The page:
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Let me preface this by stating that I am not terribly familiar with ActionScript, so forgive any seemingly obvious things that I may be missing.

I current have a very simple function with an AS3 application that will output a file when a button is clicked using a FileReference object as seen below :

//Example download event
public function download(event:MouseEvent):void
{
      //Build a simple file to store the current file
      var outputFile:FileReference = new FileReference();

      //Perform a function to build a .wav file from the existing file
      //this returns a ByteArray (buffer)
      downloadBuffer = PrepareAudioFile();

      //Attempt to build the filename (using the length of bytes as the file name)
      var fileName:String = downloadBuffer.length.toString() + ".wav";

      //Save the file   
      audioFile.save(downloadBuffer, fileName);
}

There appears to be an error occurring somewhere within here that is resulting in the File not being outputted at all when I attempt to concatenate the file name as seen above. However, if I replace the fileName variable with a hard-coded option similar to the following, it works just fine :

audioFile.save(downloadBuffer, "Audio.wav");

Ideally, I would love to derive the duration of the file based on the length of the byteArray using the following :

//Get the duration (in seconds) as it is an audio file encoded in 44.1k
var durationInSeconds:Number = downloadBuffer.length / 44100;

//Grab the minutes and seconds
var m:Number = Math.floor(durationInSeconds / 60);
var s:Number = Math.floor(durationInSeconds % 60);

//Create the file name using those values
audioFile.save(downloadBuffer, m.toString() + "_" + s.toString() + ".wav");

Any ideas would be greatly appreciated.

share|improve this question
    
If this is the actual code you're using I can't see why it wouldn't work. Some characters are not allowed (/\:*?"<>|%@) but your filename should be just fine... – imcg Jan 14 '14 at 21:29

Where is the problem other than missing the parentheses in m.toString()?

Aren't you missing a .lenght before the division of downloadBuffer as well?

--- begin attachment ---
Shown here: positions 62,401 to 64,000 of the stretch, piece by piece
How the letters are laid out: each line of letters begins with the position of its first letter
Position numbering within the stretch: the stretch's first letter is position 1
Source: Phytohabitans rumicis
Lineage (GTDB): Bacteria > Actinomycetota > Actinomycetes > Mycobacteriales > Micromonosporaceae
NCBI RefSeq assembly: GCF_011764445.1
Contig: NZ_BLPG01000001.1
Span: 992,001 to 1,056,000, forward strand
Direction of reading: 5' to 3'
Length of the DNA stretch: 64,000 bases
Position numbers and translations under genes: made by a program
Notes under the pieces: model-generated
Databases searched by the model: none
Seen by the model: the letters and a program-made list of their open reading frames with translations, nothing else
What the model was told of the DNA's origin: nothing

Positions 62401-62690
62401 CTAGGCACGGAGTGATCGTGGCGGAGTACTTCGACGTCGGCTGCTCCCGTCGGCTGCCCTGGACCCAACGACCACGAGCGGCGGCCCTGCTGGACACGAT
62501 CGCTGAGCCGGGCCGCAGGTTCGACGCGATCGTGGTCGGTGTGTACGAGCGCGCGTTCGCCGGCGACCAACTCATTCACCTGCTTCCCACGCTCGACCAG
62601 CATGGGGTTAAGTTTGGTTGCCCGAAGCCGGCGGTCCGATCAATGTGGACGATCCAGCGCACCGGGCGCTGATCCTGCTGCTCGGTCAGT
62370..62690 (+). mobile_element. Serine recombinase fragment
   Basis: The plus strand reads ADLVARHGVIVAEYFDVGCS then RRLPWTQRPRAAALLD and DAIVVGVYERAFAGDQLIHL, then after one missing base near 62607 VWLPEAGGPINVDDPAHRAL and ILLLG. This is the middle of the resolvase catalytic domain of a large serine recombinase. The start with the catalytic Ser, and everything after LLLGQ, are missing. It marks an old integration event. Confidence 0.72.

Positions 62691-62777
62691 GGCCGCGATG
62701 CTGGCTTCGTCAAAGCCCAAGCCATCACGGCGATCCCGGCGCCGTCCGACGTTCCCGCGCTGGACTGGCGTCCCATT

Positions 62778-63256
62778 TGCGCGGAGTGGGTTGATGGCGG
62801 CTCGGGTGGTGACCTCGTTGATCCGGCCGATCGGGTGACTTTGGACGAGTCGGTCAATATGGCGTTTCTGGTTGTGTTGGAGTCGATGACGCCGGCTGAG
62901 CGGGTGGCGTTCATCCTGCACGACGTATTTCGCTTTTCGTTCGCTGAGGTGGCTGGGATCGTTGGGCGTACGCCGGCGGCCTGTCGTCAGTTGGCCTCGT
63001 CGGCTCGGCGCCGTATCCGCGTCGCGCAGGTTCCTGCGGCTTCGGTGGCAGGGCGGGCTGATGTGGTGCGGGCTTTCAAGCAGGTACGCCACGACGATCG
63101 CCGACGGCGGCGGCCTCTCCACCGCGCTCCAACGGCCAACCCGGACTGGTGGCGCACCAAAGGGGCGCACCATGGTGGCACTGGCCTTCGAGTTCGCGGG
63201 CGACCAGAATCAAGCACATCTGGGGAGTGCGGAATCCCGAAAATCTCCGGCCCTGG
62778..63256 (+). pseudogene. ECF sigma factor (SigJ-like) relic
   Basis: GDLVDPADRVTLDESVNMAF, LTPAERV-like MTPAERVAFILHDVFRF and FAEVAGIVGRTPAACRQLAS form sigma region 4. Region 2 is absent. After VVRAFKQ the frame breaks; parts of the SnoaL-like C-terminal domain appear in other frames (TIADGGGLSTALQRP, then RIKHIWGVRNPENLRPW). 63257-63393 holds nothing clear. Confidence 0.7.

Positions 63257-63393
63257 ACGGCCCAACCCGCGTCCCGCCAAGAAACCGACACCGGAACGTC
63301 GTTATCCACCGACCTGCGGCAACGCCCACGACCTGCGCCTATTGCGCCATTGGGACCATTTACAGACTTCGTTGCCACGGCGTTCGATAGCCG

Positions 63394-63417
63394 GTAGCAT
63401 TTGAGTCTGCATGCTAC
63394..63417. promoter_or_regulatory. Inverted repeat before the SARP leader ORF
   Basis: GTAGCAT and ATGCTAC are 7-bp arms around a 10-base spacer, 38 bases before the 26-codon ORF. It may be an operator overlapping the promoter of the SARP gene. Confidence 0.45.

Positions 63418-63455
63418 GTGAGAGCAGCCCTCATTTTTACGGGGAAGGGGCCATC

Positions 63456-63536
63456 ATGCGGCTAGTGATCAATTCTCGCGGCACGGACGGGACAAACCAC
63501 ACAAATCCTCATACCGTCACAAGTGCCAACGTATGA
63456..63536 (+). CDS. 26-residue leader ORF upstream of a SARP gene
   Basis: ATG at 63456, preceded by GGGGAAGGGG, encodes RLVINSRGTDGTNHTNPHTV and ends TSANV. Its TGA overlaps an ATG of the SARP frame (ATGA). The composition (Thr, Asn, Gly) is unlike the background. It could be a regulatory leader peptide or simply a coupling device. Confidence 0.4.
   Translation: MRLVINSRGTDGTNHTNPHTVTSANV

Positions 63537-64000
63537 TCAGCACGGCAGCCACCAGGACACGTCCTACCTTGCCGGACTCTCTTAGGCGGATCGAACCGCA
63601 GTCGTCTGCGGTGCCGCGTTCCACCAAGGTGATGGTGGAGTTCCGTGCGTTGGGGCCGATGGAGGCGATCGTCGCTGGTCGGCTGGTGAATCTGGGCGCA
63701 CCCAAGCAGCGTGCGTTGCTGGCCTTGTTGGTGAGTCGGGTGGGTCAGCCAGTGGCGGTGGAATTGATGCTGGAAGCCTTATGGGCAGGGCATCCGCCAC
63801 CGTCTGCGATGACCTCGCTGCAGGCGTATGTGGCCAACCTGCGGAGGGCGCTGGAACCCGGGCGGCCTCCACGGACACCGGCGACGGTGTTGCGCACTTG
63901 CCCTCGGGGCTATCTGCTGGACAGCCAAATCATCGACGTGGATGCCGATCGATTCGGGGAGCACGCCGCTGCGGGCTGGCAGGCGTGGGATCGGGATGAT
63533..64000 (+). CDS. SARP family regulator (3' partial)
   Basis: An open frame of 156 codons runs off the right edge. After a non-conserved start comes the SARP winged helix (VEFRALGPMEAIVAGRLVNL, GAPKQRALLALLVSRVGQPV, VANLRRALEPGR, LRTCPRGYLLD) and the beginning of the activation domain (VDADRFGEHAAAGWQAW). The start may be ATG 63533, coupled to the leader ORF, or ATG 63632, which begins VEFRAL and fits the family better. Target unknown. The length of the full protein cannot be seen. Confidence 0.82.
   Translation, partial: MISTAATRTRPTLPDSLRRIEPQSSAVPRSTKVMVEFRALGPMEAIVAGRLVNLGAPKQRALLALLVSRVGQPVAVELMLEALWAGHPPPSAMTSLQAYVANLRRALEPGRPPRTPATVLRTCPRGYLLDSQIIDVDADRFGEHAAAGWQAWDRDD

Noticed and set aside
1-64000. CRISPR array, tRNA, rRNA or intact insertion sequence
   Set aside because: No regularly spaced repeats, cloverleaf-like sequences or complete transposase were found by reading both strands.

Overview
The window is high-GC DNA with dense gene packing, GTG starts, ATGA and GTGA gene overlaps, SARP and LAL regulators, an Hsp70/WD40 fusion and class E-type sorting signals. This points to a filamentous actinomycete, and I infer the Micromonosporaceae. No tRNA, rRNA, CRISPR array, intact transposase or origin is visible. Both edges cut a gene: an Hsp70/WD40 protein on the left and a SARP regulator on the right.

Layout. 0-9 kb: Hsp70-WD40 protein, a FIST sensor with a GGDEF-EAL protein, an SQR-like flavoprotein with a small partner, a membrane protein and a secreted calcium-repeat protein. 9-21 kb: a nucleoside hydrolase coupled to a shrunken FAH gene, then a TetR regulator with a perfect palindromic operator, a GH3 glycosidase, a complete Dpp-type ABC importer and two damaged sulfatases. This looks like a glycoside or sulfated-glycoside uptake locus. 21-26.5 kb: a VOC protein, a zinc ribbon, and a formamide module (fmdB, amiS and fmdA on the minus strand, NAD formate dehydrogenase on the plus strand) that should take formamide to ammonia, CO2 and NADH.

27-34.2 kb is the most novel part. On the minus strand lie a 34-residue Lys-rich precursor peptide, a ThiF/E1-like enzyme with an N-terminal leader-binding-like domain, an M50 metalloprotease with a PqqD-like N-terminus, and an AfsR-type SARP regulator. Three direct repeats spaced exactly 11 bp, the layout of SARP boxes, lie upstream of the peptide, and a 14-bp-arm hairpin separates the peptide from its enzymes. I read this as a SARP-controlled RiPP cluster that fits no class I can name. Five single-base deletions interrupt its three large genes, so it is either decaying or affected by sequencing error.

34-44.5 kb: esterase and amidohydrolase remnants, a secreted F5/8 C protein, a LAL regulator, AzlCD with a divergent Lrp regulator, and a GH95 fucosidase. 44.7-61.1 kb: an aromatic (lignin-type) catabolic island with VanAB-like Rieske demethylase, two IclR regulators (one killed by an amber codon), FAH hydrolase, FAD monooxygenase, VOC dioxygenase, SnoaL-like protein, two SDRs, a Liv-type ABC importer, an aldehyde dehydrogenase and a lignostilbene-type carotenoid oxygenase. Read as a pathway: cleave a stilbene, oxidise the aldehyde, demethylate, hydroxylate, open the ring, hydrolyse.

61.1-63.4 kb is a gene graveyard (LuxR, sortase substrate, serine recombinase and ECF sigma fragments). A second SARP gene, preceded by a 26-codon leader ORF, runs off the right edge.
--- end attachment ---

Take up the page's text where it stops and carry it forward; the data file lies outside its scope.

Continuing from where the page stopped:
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This does not provide an answer to the question. To critique or request clarification from an author, leave a comment below their post. – Quirliom Jan 14 '14 at 20:22
    
Sorry Fygo, I neglected to add those two missing sections in the example however they are both included in the actual code itself. I have since updated the post. – Rion Williams Jan 14 '14 at 20:34
    
@Quirliom I always find it funny when somebody explains my words in her own manner. There was not a slightest intention of critique in my answer - by writing 'where is the problem other than...' I am assuming the compiler must throw something or that the author sees the output in some manner - I am just asking what it shows/says. Thanks for voting to delete that post. That will SURE help the author. – Fygo Jan 14 '14 at 20:38
    
@RionWilliams Np. What does the tracing of the final string show you? trace(m.toString() + "_" + s.toString() + ".wav"); – Fygo Jan 14 '14 at 20:41
    
I'll add a trace into there and check it out. The application itself has heavy use of ExternalInterfaces for access through Javascript so I typically don't get much in the way of actual error messages or output. Is there a way that I am possible unaware of for doing this using a hosted .swf file? – Rion Williams Jan 14 '14 at 20:43
up vote 0 down vote accepted

I was finally able to come up with a viable solution that required explicit typing of all of the variables (including using a separate variable for the .toString() operations) as seen below :

public function download(event:MouseEvent):void
{
      //Build a simple file to store the current file
      var outputFile:FileReference = new FileReference();

      //Perform a function to build a .wav file from the existing file
      //this returns a ByteArray (buffer)
      downloadBuffer = PrepareAudioFile();

      //When accessing the actual length, this needed to be performed separately (and strongly typed)
      var bufferLength:uint = downloadBuffer.length;

      //The string process also needed to be stored in a separate variable
      var stringLength:String = bufferLength.toString();

      //Use the variables to properly concatenate a file name
      var fileName:String = dstringLength + ".wav";

      //Save the file   
      audioFile.save(downloadBuffer, fileName);
}

It's bizarre that these had to explicitly be stored within separate values and couldn't simply be used in-line as demonstrated in the other examples.

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